PURCHASE, N.Y. -- Snack and soda maker PepsiCo Inc. now gets 70% of its new-product revenue from items that can promote better health, the company said in a telephone news conference late last week as it highlighted its efforts to offer consumers more healthy choices , reported the Dallas Morning News.
PepsiCo, which owns Plano's Frito-Lay Inc., also said it is planning to target African-American and Latino consumers through a healthy lifestyles program.
"Our commitment to health and wellness has never been stronger," said Steve [image-nocss] Reinemund, PepsiCo's chairman and CEO, according to the report. Reinemund called the sale of healthier products a key growth area and a global opportunity. "This is a terrific business opportunity, and our results continue to prove that point."
Since June 2004, the Purchase, N.Y., company has promoted its healthier products in a major marketing campaign focused around a small green-and-white "Smart Spot." Nearly 250 products are now in the Smart Spot lineup, ranging from Baked Lays potato chips to Near East Original Couscous.
Products in the group meet nutrition and benefit standards based on statements from the U.S. Food & Drug Administration (FDA) and the National Academy of Sciences, the company said.
This summer, PepsiCo partnered with the National Urban League, the National Council of La Raza and the fitness organization America On the Move Foundation to encourage African-American and Latino consumers to become more active and look for ways to prepare their meals with fewer calories. The company calls the program "Perfect Storm." An Urban League spokesperson told the newspaper that 2,500 consumers have signed up to participate in activities since the program launched in June.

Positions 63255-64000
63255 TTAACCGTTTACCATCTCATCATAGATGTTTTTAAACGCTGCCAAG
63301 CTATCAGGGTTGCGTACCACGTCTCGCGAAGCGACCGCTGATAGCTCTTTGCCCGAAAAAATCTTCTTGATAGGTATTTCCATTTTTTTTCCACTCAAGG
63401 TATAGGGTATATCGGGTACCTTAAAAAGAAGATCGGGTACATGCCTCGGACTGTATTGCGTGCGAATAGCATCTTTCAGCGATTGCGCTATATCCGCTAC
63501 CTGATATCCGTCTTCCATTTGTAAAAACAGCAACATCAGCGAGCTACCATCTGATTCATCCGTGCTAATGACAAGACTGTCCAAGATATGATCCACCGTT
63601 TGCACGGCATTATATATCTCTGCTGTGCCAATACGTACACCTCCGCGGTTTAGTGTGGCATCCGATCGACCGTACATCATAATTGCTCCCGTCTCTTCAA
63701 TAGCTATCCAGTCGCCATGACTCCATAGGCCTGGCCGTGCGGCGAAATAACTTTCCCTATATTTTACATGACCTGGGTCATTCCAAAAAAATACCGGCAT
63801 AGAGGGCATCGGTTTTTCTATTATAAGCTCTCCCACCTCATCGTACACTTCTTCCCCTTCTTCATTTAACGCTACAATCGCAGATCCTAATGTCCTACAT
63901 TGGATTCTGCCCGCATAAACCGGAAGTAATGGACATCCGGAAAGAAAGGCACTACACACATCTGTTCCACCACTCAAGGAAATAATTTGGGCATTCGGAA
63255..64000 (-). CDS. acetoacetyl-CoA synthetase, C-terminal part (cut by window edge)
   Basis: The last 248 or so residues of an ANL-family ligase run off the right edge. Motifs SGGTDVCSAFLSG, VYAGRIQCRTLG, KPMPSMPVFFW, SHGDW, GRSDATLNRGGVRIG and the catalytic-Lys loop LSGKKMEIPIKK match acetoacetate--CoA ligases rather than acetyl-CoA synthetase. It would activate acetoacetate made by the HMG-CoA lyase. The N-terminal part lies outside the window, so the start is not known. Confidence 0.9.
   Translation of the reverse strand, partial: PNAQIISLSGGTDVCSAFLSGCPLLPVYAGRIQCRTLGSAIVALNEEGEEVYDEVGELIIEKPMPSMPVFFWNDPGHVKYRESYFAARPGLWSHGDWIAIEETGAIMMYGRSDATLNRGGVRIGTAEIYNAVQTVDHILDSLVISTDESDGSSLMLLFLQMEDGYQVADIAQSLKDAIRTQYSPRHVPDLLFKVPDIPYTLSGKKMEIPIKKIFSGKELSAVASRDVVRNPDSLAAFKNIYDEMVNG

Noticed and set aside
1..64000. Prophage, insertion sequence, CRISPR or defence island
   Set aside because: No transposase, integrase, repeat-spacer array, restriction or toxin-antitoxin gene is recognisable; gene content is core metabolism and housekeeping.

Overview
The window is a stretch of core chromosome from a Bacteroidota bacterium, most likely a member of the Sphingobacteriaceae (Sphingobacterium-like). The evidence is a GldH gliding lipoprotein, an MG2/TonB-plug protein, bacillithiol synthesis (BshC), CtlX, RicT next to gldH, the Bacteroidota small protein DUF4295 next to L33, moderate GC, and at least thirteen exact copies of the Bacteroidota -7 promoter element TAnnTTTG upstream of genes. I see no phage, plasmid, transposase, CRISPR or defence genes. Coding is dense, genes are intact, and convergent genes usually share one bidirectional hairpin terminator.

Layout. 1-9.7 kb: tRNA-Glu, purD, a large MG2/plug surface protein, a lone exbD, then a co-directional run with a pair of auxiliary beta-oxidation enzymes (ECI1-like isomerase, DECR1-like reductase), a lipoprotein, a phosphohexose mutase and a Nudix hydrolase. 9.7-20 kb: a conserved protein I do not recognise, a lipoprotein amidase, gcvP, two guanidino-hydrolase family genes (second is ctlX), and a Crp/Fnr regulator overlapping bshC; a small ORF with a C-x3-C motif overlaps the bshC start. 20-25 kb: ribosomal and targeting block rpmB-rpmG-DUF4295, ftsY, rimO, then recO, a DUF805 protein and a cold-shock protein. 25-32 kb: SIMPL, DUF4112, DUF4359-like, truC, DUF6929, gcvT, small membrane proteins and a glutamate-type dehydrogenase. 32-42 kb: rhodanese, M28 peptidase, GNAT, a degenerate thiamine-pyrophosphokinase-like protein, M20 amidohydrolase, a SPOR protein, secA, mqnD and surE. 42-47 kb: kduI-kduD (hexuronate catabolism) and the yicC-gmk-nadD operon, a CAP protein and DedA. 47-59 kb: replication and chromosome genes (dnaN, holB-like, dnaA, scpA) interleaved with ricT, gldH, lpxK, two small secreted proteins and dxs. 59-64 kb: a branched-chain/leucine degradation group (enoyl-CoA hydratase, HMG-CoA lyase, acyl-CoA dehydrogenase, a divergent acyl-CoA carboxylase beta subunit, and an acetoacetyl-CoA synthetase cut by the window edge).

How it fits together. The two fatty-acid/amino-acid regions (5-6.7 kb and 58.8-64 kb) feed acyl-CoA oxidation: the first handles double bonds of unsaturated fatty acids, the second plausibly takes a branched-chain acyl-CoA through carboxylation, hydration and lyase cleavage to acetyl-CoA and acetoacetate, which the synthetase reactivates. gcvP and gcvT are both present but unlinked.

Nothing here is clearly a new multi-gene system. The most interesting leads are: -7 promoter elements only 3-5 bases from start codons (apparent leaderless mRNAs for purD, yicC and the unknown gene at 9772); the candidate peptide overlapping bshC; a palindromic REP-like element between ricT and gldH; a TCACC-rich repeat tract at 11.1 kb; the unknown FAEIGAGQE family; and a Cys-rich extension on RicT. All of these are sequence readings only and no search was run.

With lessons learned in that partnership, PepsiCo plans to pick one city for a pilot program with a more extensive campaign, the report said. It will include targeted advertising, education, retail displays and messages at some healthcare facilities.
Brock Leach, the company's chief innovation officer, said the company's efforts have shown returns.
Smart Spot items account for 41% of North American sales year to date, said the report. Traditional snack items, which the company calls the "fun for you" group, still make up 59% of sales. But revenue for those items has grown 4% this year, compared with 13% for the Smart Spot offerings.
Analysts said the health focus should make PepsiCo less of a target for obesity litigants and position the company for growth, according to the report. "It's a very good risk-management strategy," UBS analyst Caroline Levy told the paper. She said that as the company's revenue breakdown gets closer to 50/50, "they become much less of a target than if they'd done nothing."
Citing consumer buying trends, she added, "In order to stay a growth company, they had to do this. 'Not-so-good-for-you' snacks, as a category, are not growing."